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Happy Days with Scott

Hello, My Friends! Salutations, Hola, etc.

Friday and Saturday I spent many rapturous hours working on my novel, the Apex Killers. I had been away from it for months, and digging back in is just fantastic for me. As I told Benita, I enjoy every stage of the writing process, from dashing out the first draft to repeated revisions working out every beat, filling in extra details and content, to polishing the manuscript as much as I can. Even formatting the book is enjoyable! This book has a lot of moving parts, so I’m probably going to hire an editor again to help me make sure I’ve covered everything. More on all this later.

Last week I wrote about the problems I’ve been having with my legs and feet. I’m happy to say that I’ve seen an orthopedic doctor, and he had a barrage of useful advice to help me get mobile again. For example, I’m wearing a compression sock on my left leg, and it has been heading off the excessive swelling. I’ve switched over to hiking boots, and they have offered me much greater support (and relief!) I even have some exercises that will help relieve the stress on my Achilles’ tendon. I was afraid I was going to have to undergo surgery and miss a great deal of work, or put off said surgery until I got vacation days to use for recovery and live in misery for half a year until those vacation days came back. Now I would like to think that I’ve reached the bottom, and now I’m ready for a significant turnaround in health. To better days!

Everyone knows that I’m a history nerd (my college degrees were in Medieval History and Creative Writing, as it turns out), Benita bought me some books on technology, masons and builders, clothes, and cloth dyes from the Middle Ages. This lady knows me! I’m one lucky guy.

Here is the latest cover I’ve created for Local Hero Press:

Finally, here is an excerpt from a novel that I wrote a long time ago, and which I am now going to self-publish. I wrote this in pre-internet times, and try as I might I never found an agent or a publisher. Now is a different time, and self-publishing is a terrific option. The book is titled “Name of the Shadow,” and this is an excerpt from chapter one:



Raeth pounded the strip of smoldering white iron, alternately heating it over a small, pedal-blown forge and working it on a curiously shaped anvil.  Satisfied, he pinned the iron to the anvil and then twisted it slightly with a pair of tongs. The tumbler, so intricate and precise, slowly came to life as he worked.  He began tapping at it again, carefully now, with yet another hammer. Finally, he buried the tumbler in the glowing coals of the little forge. There, embedded in the red-hot coke, its impurities would slowly bake away, leaving steel where before there had been only iron.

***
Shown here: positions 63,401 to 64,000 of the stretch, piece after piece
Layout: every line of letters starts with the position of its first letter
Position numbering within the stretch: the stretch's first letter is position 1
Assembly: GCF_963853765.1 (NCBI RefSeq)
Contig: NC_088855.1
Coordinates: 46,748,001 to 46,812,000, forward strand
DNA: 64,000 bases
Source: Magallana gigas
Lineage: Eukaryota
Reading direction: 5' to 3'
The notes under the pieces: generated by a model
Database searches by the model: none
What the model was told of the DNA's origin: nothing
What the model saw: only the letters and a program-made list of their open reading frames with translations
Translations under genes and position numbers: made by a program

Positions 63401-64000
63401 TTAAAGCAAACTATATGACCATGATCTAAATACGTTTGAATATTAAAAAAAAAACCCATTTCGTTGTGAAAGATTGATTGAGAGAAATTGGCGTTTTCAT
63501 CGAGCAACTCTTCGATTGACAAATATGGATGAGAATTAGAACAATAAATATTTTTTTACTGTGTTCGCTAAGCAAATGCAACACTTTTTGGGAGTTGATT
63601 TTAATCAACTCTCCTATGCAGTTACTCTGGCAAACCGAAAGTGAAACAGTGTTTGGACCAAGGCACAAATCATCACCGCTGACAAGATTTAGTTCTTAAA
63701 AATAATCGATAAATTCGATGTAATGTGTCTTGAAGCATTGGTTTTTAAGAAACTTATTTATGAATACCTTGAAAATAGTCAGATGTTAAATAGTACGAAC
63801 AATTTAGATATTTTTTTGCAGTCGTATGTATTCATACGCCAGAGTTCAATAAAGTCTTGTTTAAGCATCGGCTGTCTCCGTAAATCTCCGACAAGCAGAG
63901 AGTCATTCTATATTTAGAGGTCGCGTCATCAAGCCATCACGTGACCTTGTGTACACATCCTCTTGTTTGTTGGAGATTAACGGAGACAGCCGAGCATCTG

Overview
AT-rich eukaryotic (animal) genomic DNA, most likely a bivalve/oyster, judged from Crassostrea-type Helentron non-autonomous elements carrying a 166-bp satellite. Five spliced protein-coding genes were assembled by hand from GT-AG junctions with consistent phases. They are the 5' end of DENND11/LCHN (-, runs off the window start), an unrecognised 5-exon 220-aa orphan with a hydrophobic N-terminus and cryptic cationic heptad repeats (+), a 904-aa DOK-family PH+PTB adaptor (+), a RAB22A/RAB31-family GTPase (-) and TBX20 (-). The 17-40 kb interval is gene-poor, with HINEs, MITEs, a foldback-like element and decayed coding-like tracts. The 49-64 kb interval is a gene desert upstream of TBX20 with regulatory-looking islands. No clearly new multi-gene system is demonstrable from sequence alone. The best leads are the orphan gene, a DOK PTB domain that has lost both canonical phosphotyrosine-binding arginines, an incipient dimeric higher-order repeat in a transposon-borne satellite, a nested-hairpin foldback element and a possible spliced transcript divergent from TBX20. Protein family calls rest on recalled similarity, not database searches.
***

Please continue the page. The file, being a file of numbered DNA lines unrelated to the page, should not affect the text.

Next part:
Raeth enjoyed his work despite the rigors of his apprenticeship to Jhold Mendynn, the master locksmith.  Raeth wanted so much more from life than a mere, “respectable” trade, but for now it would do. He was vain and well aware of his skill, which, for a boy of eleven, had already far outreached that of the other apprentices his age.

His master, oblivious to the merciless racket that Raeth raised below, lay unconscious in the little bedchamber above the shop.  Raeth didn’t mind his master’s tardiness, though, for there were certain liberties to be had in being a drunkard’s apprentice. When sober, Jhold sharply criticized every aspect of Raeth’s craftsmanship, yet the old locksmith never failed to present it as his own work when dealing with customers.

In three year’s time, when Raeth completed his eight-year apprenticeship, he would be eligible for the status of full journeyman locksmith.  Once certified, he then would be technically free of Jhold. The hard, economic truth, of course, was that once Raeth was a journeyman his status would change from Jhold’s ward, with its guaranteed food and lodging, to that of defenseless wage earner.  As such, Jhold would owe Raeth nothing, and he would be more a slave than before, beholden to his master’s grudging generosity: Raeth could have his wages cut, be laid off in the slow times, or be fired.

Raeth preferred not to look at it that way, of course.

Once certified, he thought with a smile, I’ll be free of Jhold Mendynn forever–free to make my fortune in the world. Jhold can starve, for all I care, and, without me to carry his workload for him, he probably will!